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Black Friday is chaotic with stores jam-packed with customers putting their hands on the best deals. This has taken a turn-around this year, because of the “coronavirus”. The pandemic has changed the rules of shopping. This has forced businesses to adapt to the current times by participating in Black Friday while following lockdown regulations. How do they operate within regulations? Someone might say online shopping, but this can’t be the only option, especially in South Africa.
Online shopping is convenient, in that your package can be delivered at your doorstep or you can schedule your items for collection to avoid long queues, but if we are being realistic the cons outweigh the pros. The cons being security, quality, waiting time, return policies, added delivery fees, and scams. Those are some of the things that give customers anxiety.
Now, with a lot of feelings around Black Friday, we’ve gathered data using Brandwatch Consumer Research to uncover useful insights about Black Friday in the middle of a pandemic as businesses try to meet customers halfway.
Sentiment While analysing the conversation leading up to the 27 November, we noticed that the majority of the sentiment was positive. 80% of the posts were positive especially in discussions around savings and deals, while only 20% of it was negative with customers expressing their fear of scams and catching the virus. While there are negative things expressed about the day, we still see the excitement building across social media in the lead up to the shopping bonanza. The most positive keywords used were Black Friday as the lead keyword of the conversation, The flame emoji as an expression of “hot deals”, WhatsApp as small businesses advertise their products, Unbeatable in reference to the prices, and Card as customers are warned about giving their details on the web when shopping during this time.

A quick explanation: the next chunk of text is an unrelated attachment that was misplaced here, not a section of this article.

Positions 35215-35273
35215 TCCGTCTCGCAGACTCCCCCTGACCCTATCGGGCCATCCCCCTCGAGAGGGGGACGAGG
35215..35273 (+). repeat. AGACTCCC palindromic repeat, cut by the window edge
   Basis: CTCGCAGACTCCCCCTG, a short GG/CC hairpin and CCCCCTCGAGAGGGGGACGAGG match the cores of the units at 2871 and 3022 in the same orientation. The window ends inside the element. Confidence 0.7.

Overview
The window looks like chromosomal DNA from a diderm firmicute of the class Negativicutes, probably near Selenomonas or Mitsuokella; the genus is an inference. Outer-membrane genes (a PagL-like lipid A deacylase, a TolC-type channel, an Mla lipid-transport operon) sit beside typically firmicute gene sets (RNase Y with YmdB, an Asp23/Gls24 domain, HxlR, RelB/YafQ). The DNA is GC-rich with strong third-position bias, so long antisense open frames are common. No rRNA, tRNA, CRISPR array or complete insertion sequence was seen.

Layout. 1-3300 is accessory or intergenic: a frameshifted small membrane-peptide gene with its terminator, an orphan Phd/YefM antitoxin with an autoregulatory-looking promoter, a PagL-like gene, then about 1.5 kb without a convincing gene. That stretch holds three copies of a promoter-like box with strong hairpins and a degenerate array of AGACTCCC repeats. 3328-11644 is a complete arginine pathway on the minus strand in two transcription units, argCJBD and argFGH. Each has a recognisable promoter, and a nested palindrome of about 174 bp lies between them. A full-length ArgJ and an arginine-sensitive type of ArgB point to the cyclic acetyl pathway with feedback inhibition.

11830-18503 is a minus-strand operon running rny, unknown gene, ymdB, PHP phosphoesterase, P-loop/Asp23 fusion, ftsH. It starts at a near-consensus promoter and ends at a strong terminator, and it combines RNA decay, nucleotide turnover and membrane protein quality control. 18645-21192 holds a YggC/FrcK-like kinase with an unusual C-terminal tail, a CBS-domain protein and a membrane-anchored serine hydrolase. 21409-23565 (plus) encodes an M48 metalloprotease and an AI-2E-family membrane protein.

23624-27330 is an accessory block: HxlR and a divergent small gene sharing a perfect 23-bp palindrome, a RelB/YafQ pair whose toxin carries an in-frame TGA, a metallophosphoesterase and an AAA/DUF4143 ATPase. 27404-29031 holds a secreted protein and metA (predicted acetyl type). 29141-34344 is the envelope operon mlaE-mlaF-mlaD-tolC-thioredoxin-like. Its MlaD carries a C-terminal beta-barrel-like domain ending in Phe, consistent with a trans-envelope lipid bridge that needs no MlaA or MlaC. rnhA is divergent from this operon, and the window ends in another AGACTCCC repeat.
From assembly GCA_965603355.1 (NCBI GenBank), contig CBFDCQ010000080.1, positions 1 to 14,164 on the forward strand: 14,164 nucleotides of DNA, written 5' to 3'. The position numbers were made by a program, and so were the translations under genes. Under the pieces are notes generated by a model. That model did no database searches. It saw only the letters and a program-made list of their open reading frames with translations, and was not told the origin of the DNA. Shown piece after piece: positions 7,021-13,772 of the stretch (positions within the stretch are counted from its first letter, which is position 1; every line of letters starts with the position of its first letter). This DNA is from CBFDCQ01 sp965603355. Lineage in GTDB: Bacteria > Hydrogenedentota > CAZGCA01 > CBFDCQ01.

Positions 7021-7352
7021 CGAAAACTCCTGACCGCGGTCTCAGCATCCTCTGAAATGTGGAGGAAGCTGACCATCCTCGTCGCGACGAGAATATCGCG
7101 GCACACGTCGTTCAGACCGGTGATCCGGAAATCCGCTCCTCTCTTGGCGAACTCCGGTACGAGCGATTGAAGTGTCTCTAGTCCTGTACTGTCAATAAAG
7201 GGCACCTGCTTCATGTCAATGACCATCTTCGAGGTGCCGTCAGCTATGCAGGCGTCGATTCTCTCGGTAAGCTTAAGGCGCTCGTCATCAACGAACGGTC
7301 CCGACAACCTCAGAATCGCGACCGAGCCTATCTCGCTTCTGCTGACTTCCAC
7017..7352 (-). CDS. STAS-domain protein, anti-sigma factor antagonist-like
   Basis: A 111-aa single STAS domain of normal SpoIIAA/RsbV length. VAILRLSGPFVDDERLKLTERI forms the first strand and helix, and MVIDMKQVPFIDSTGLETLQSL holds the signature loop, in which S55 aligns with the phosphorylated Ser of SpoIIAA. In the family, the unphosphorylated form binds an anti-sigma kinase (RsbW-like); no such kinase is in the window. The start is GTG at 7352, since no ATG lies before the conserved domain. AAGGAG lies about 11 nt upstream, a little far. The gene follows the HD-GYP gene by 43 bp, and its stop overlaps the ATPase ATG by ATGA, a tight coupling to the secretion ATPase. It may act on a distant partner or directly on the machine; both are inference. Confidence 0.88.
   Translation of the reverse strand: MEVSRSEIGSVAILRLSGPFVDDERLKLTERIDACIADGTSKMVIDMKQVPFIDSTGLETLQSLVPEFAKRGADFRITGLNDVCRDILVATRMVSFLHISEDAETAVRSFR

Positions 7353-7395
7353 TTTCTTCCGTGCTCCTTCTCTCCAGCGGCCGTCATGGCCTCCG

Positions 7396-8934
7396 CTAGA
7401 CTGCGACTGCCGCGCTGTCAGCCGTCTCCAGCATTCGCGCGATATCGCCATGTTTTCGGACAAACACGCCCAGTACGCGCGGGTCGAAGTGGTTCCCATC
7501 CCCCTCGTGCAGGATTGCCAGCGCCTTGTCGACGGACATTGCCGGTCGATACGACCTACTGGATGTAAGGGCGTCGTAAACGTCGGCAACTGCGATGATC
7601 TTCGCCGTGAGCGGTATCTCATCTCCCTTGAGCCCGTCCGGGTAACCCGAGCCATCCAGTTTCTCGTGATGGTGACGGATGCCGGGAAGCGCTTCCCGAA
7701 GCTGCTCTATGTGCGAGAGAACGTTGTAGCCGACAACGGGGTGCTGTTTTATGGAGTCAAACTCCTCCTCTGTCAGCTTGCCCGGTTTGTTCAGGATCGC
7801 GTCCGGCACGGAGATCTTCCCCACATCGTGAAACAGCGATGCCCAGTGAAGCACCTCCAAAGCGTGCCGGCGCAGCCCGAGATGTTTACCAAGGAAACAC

By looking at this data, businesses and brands have to build trust and confidence by communicating how they’ll make stores safer while providing an excellent customer experience at the same time.
Gender Breakdown Now, despite the stereotype about women and shopping, data is proving this to be a myth as we see that more males are engaging in the Black Friday conversation than females. They are hoping to find a great deal on the PS5, which comes as no surprises. Retailers know that this demographic is browsing their sites for discounted prices on devices and cool gadgets. They’ve heard what their customers want and now they are preparing some exciting, budget-friendly deals. We see this data through social platforms like Twitter as retailers are working tirelessly to ensure their campaigns are engaged.
A whole month has been given to South Africans to do more than a few days of Black Friday shopping (online and in-store shopping). Therefore consumers must be careful when it comes to month-long 'shoppertunities' and should be extra vigilant when making a purchase, especially online.
While online shopping isn’t the only way to shop around during a pandemic, brands have figured it would be easier to start their sales earlier in the month to avoid stampede on Black Friday. Black Friday presents a major opportunity for retailers to improve processes that can sustain them beyond the holiday shopping season and other companies are offering innovative shopping promotions such as shopping online and collecting in-store to avoid queues and paying for shipping fees.
While 2020 has been a year and a half for both customers and businesses, it left many wondering if Black Friday is canceled. Thankfully, the answer is not, because we see businesses and brands announcing sales and deals daily as the date gets closer. This annual shopping event is going to be different as we are in the middle of a pandemic and social distancing is still a thing.